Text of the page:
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25% of Children Don’t Drink Water Daily


 

Researchers at Harvard say most children and teens are at least a bit dehydrated.

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According to the results of a new study from researchers at Harvard, more than half of the nation’s children and teens are dehydrated. And, shockingly, about 25 percent of kids don’t drink water daily.

That’s the key finding of the national study, which was published in the American Journal of Public Health late last week. The researchers initially set out to study the effect on adolescents of sugar-laden beverages such as soda and fruit juice. As they analyzed data on more than 4,100 participants ages 6 to 19 in the National Health and Nutrition Examination Survey from 2009 to 2012, they discovered that most kids are mildly dehydrated.

The researchers found that boys are the most likely to not drink water. Boys were 76 percent more likely than girls to be dehydrated, and black children were 34 percent more likely than their white, Hispanic, and Asian American peers to be inadequately hydrated.

So, Why Should You Care? “These findings are significant because they highlight a potential health issue that has not been given a whole lot of attention in the past,” the study’s lead author, Erica Kenney, said in a statement. “Even though for most of these kids this is not an immediate, dramatic health threat, this is an issue that could really be reducing quality of life and well-being for many, many children and youth.”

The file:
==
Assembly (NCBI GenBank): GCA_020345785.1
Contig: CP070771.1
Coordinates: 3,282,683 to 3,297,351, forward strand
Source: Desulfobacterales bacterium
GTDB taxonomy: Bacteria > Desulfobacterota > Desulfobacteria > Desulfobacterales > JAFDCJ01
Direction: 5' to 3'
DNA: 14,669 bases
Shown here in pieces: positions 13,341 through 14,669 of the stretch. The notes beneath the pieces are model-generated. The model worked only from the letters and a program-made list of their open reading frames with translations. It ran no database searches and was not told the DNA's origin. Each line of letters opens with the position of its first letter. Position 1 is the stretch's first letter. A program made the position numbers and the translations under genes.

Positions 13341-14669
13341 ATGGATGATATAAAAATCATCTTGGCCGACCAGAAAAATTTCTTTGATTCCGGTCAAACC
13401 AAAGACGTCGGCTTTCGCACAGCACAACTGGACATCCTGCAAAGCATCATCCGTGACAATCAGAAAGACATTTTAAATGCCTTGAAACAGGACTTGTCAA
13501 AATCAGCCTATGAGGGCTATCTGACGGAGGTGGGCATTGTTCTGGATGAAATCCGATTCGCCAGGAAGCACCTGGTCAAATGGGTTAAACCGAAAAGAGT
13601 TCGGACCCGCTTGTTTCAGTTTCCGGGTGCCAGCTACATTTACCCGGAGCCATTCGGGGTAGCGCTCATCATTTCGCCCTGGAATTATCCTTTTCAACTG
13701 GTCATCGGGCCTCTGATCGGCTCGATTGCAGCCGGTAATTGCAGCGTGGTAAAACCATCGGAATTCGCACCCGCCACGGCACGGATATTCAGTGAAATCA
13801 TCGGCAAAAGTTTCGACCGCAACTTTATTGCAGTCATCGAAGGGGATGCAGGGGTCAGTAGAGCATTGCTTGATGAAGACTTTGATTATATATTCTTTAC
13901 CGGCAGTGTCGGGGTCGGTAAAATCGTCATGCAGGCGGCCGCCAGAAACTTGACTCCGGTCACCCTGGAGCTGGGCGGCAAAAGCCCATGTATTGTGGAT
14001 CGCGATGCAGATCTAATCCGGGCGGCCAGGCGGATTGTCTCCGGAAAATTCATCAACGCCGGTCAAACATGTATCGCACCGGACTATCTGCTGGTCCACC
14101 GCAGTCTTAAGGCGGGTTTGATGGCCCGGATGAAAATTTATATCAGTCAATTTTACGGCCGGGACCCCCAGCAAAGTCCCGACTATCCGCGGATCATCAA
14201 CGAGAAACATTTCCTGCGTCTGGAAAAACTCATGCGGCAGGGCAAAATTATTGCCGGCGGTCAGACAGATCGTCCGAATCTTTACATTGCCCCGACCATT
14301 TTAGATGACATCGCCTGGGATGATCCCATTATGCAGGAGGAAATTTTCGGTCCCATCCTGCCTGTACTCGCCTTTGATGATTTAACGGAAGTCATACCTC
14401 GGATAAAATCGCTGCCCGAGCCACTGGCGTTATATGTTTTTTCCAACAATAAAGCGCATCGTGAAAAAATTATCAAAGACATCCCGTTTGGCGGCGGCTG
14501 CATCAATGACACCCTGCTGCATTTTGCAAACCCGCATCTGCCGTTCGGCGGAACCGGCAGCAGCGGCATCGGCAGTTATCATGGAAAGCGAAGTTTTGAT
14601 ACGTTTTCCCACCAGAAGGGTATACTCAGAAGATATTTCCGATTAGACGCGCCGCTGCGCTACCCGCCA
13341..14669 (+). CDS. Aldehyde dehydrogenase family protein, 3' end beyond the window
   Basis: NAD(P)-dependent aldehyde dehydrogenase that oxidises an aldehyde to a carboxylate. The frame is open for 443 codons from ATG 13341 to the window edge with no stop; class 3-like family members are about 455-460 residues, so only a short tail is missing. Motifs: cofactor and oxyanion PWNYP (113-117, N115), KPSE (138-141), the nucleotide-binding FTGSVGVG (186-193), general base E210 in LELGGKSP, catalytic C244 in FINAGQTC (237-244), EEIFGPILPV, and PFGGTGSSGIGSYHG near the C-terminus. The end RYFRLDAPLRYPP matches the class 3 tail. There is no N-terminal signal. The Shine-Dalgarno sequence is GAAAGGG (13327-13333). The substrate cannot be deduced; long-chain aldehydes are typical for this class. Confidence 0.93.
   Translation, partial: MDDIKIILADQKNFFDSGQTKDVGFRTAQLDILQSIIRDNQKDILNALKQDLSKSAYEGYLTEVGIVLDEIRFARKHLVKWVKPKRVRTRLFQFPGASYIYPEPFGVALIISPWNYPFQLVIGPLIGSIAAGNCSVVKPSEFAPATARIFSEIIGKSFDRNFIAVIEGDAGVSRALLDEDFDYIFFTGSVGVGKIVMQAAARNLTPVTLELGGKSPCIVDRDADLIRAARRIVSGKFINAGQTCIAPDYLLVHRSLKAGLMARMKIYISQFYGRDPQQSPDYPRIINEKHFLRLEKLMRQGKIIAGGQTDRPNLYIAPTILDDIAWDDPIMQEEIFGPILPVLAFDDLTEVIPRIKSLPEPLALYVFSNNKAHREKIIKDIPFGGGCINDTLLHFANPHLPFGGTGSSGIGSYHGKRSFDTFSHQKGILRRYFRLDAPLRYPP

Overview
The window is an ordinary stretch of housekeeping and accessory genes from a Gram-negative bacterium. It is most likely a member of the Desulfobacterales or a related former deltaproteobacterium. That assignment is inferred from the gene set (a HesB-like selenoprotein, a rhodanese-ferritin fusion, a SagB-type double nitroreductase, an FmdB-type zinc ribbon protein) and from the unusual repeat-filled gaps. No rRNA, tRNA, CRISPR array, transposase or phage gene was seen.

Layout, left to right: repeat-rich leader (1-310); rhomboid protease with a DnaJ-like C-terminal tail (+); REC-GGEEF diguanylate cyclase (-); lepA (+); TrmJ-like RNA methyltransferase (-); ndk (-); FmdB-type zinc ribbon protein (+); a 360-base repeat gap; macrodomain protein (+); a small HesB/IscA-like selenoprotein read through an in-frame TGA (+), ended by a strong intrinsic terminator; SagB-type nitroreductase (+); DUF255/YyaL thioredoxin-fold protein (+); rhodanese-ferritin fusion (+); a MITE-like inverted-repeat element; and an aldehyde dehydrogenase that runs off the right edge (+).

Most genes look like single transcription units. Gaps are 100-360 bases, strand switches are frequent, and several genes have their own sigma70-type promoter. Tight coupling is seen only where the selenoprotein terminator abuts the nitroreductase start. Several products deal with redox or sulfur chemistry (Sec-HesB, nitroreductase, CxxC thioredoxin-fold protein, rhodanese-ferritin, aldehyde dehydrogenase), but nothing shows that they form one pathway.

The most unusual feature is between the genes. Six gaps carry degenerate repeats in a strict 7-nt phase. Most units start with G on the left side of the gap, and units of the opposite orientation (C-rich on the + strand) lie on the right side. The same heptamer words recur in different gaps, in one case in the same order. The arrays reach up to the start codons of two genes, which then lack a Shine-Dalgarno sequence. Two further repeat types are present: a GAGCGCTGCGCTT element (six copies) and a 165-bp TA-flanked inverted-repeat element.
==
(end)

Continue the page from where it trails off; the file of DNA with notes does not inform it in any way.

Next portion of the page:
Indeed, we learn in biology class that the average adult human body is more than 60 percent water, and the brain and heart are nearly three-fourths H2O. “Although excessive dehydration is associated with serious health problems, even mild dehydration can cause issues, including headaches, irritability, poorer physical performance, and reduced cognitive functioning,” the study’s authors wrote.

That means schoolkids may be irritable or have a tough time concentrating on their studies. Even though they may want to sip from a school drinking fountain, students are sometimes grossed out by less-than-clean conditions. Back in 2005, microbiologist Rob Donofrio found that some spigots in Ann Arbor, Michigan, schools had more bacteria than toilets. And with signs over some fountains across the nation instructing kids to run water for 30 seconds before drinking it, children might be worried about what’s in the pipes too.

In the Los Angeles Unified School District, the second-largest in the nation with more than 664,000 students, old pipes and drinking fountains have been repeatedly found to be leaching lead and other harmful substances into drinking water. In some fountains, the level of lead is 400 times the recommended EPA limit. Given the hazard, soda and sports drinks might seem a safer bet to some kids.

“The good news is that this is a public health problem with a simple solution,” said senior author Steven Gortmaker. “If we can focus on helping children drink more water—a low-cost, no-calorie beverage—we can improve their hydration status, which may allow many children to feel better throughout the day and do better in school.”

Source: Take Part

Author: Liz Dwyer